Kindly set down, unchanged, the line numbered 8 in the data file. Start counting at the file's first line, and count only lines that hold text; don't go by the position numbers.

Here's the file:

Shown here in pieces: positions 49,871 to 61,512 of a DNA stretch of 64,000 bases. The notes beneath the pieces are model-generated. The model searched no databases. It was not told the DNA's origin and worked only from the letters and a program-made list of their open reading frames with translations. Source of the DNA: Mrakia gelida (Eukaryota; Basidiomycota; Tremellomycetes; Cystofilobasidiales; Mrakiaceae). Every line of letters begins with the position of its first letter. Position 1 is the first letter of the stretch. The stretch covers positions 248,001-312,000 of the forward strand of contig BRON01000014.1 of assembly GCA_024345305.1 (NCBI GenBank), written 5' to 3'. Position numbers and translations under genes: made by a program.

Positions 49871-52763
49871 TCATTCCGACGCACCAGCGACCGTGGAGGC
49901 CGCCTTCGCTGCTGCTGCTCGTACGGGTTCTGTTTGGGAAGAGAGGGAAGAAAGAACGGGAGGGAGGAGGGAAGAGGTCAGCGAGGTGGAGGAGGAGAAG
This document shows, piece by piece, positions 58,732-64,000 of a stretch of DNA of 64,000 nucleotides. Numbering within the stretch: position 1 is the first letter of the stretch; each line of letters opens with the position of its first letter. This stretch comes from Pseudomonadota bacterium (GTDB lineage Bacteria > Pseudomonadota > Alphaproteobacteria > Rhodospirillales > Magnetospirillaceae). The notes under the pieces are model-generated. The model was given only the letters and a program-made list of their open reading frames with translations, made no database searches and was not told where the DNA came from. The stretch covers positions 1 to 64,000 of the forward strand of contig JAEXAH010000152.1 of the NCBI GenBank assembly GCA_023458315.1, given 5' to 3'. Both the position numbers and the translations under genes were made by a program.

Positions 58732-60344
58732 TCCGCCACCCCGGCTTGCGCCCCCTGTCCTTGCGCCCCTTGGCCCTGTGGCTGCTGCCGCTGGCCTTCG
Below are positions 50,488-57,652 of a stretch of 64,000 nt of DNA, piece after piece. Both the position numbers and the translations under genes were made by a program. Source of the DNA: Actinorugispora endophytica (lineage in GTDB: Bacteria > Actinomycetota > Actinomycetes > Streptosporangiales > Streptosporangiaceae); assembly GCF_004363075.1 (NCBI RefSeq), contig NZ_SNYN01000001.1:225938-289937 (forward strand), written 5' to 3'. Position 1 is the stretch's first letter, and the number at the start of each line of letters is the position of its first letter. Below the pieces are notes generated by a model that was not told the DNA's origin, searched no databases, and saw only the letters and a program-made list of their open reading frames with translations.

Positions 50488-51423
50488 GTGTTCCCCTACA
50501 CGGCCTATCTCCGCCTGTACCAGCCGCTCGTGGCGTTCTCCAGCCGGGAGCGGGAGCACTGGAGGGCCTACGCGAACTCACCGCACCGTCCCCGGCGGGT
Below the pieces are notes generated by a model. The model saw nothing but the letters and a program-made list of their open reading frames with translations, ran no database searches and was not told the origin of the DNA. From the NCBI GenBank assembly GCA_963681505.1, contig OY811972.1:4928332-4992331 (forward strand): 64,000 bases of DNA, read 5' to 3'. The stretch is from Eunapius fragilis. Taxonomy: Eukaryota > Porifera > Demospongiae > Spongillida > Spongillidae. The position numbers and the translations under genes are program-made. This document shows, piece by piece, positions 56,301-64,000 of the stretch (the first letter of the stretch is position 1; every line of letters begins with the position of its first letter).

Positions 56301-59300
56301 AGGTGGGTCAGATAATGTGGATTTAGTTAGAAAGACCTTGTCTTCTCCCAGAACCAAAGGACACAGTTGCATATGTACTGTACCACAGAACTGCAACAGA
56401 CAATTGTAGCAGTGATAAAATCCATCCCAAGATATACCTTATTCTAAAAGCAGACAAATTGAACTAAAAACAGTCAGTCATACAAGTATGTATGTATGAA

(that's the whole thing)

Below are positions 50,488-57,652 of a stretch of 64,000 nt of DNA, piece after piece. Both the position numbers and the translations under genes were made by a program. Source of the DNA: Actinorugispora endophytica (lineage in GTDB: Bacteria > Actinomycetota > Actinomycetes > Streptosporangiales > Streptosporangiaceae); assembly GCF_004363075.1 (NCBI RefSeq), contig NZ_SNYN01000001.1:225938-289937 (forward strand), written 5' to 3'. Position 1 is the stretch's first letter, and the number at the start of each line of letters is the position of its first letter. Below the pieces are notes generated by a model that was not told the DNA's origin, searched no databases, and saw only the letters and a program-made list of their open reading frames with translations.